I took a break from packing this afternoon to paint.
On a good day, packing does not rank among my top ten favorite activities. On a bad day, well … I just need to walk away. I reached that point this afternoon when I ran out of garbage bags and boxes. I suppose I could have gone out to scrounge some up, but my intuition suggested I needed time to think.
How much am I willing to trash if need be? The crafting supplies from those years when I began making Christmas ornaments in July so I could enclose them in cards when the holiday rolled around? What about the frames I picked up on a clearance table 15 years ago and never used? And the scrapbook supplies I can’t even remember liking?
So much is still usable. Shouldn’t someone be willing to take it off my hands? Something inside rebels against just throwing it all away. I’ve worked hard for every dime I’ve earned and spent; throwing things away feels wrong. Wasteful. And yet, why move what I will in all likelihood never use? That’s not a dilemma for which a resolution was easily forthcoming.
So I picked up a painting I had finished earlier this year, “grace.” Over all, it was a bland painting, but one section of it pleased me. The color was used in a sensuous manner and the brushstrokes were spontaneous and loose. But, was that section strong enough to carry the painting?
When I hung it beside other paintings in the series, my first impulse was to take it down. However, each time I pulled it out of storage, I was again drawn to the area that pleased me. Last night, when I was looking at it yet again, a simple thought ran through my head: why don’t you work on it again and see what happens?
And so, that’s what I did. I added some geometric and collage elements. I deepened the color in a few areas with glazes. In just a couple hours, the bland painting was transformed into a visual feast, and I was struck with wonder because the process had been entirely intuitive. I hadn’t planned a single one of the elements which had given it life.
As I gazed at it later, I found myself recalling something I’ve read a several times in recent months. In her book, “Following the Path: The Search for a Life of Passion, Purpose and Joy,” Sister Joan Chittister wrote, “The problem is that people who are unusually gifted in something often tend to take it for granted. They got it without effort, after all, so everyone else must have it, too, right? In fact, they are often inclined not only to discount the gift itself as commonplace or even worthless but to doubt their own abilities in anything else.”
I’ve been stuck on that chapter because I found myself asking, “At what am I gifted?” Her premise is that each of us is gifted in some way at something. That premise probably comes with the territory — being religious, she undoubtedly believes we’re created in the image of a gifted God. Still, that doesn’t make the premise invalid.
Painting brought the question to mind again because it reminded me of those days when I attended art receptions and considered artists to be among my coterie of friends. I was often moved to wonder by their work, and was articulate in expressing my admiration, but quick to toss aside any praise that came my way. I’m not sure why I thought my work was included in juried exhibits, not only at local art centers, but also elsewhere when I had the funds to enter competitions and ship the work. I’m not sure why I thought my work was being purchased for corporate collections. I just knew that my paintings weren’t extraordinary in any way — not like the work that my friends were producing.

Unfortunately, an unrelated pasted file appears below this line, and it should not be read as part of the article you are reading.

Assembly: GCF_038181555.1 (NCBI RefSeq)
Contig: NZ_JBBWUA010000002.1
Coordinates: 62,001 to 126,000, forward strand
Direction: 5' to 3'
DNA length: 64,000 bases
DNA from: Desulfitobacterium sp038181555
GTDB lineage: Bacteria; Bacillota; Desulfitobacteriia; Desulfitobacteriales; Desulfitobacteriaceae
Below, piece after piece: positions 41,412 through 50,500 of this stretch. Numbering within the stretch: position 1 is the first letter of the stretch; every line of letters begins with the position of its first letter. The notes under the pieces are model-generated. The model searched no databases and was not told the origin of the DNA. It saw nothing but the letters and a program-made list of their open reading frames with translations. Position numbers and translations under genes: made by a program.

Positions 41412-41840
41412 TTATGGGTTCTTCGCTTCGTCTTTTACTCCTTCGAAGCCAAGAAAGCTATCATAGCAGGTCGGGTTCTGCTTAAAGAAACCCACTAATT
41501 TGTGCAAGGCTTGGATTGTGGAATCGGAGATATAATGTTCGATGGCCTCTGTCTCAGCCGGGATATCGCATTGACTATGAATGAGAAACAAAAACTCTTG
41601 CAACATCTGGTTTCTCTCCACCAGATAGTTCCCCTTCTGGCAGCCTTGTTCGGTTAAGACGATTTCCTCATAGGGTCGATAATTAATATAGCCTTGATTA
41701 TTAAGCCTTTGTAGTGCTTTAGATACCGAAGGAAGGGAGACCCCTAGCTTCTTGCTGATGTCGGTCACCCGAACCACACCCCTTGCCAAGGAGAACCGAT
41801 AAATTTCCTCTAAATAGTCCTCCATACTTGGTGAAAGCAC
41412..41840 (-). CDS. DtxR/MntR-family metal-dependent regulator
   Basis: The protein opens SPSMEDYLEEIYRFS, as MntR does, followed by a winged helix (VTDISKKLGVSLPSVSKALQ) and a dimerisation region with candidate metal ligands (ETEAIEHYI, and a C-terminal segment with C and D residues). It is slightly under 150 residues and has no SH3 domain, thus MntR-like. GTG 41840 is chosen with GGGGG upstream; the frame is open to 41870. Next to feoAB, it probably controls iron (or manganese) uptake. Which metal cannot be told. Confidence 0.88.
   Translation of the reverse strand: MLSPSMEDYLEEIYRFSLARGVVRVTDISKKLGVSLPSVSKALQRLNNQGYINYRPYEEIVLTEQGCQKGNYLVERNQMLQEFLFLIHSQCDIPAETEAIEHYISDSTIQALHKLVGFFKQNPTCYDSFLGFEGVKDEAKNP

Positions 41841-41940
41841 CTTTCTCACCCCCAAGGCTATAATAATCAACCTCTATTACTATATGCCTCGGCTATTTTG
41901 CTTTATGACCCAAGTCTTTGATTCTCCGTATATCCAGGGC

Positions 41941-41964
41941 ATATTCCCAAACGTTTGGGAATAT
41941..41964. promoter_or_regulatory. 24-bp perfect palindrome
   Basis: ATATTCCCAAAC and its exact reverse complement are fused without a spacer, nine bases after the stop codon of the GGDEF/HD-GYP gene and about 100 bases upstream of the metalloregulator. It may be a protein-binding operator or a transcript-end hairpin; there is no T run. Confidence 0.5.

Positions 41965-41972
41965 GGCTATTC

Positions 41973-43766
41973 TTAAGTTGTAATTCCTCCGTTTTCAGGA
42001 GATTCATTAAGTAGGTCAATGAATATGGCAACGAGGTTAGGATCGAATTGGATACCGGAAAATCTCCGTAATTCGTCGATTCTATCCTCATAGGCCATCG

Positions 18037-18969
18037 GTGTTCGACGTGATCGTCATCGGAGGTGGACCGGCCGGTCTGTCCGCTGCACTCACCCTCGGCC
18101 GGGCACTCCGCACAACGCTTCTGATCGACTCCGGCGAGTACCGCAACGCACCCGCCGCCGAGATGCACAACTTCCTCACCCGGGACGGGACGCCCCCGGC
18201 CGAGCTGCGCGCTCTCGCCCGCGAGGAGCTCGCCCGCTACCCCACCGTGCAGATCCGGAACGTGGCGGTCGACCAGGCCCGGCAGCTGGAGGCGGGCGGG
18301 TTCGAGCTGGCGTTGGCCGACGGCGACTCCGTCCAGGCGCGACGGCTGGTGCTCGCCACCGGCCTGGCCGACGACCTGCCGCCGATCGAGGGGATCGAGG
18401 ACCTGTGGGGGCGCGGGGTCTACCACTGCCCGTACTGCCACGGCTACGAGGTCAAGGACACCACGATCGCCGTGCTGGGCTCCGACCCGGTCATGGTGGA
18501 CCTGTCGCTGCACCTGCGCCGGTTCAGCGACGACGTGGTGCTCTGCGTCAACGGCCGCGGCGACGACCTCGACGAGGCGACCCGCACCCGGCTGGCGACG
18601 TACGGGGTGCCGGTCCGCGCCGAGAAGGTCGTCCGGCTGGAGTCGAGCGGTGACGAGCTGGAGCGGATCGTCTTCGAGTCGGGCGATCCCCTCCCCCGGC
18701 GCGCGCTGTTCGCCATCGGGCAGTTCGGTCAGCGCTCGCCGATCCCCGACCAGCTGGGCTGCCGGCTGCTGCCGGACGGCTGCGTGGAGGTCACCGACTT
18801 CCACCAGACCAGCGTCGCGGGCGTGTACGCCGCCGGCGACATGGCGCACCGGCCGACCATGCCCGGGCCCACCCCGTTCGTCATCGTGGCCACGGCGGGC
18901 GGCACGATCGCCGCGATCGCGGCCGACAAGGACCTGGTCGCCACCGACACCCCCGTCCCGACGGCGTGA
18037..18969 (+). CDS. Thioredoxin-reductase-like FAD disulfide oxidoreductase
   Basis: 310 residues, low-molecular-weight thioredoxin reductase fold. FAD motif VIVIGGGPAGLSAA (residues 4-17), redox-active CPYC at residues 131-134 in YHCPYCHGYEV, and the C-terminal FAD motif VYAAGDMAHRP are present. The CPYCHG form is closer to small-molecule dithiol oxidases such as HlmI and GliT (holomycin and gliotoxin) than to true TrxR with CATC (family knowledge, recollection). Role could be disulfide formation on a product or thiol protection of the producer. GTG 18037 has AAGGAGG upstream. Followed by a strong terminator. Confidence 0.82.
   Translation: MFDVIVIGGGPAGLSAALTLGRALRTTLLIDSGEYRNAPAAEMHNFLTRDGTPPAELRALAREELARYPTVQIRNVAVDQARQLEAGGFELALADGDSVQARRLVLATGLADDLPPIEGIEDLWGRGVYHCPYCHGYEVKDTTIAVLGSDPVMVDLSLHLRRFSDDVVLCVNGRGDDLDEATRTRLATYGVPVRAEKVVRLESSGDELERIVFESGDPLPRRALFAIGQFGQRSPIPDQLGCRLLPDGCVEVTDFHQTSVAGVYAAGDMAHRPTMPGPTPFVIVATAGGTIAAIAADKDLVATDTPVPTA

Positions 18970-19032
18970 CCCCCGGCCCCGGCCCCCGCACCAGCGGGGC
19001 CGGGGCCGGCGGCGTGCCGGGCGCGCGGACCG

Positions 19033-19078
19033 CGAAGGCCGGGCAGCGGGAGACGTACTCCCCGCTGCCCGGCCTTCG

And yet, when I started painting again last fall, I was often frustrated because the small pieces I was struggling to create did not begin to compare to work that I did nearly two decades ago. Not only did I no longer have the intuitive color sense which once characterized my work, but I had also lost the delicacy of touch when it came to brushwork. About the only thing I could still do was mix paint from the tube with gel or gloss medium so that it was easier to handle.
As I struggled to regain my skills, I was often amused to find myself looking with pleasure at my earlier work, which lines my walls as though I lived in a gallery. I was often amused to find myself amazed at my skill in portraiture and at the unique ways in which I handled materials. In other words, more than a decade after my last exhibit, I was finally beginning to appreciate my own work. Brava! Brava!
I find myself asking, was I discounting a gift in failing to appreciate my own work earlier? I used to say painting kept me sane, because no matter what was happening in my life, I could lose myself in art. I could stand at the easel and forget everything except the work. When I emerged from that sacred space, I was better able to shoulder the burdens that challenged me in life.
Sr. Joan wrote, “one of the unfailing ways to identify our own gifts is to begin to notice what it is that moves us into an emotional zone beyond consciousness of time.” If this is true, then perhaps I am somewhat gifted at art — but it would also mean I’m gifted at other things as well. Writing and problem-solving come readily to mind.
What does this have to do with moving and decision-making? Maybe nothing. But maybe it means I need to let go of those parts of my past that I’ve been carrying around for years. And if I have to throw them away, maybe it’s not so much a waste as a symbollic gesture, one that says, “I’m open to what the future will bring. I’m ready to discover how to use the gifts that I have been discounting.”
Maybe I need to read the rest of Sr. Joan’s book to find out what comes next. It may turn out to be a saving grace in my life.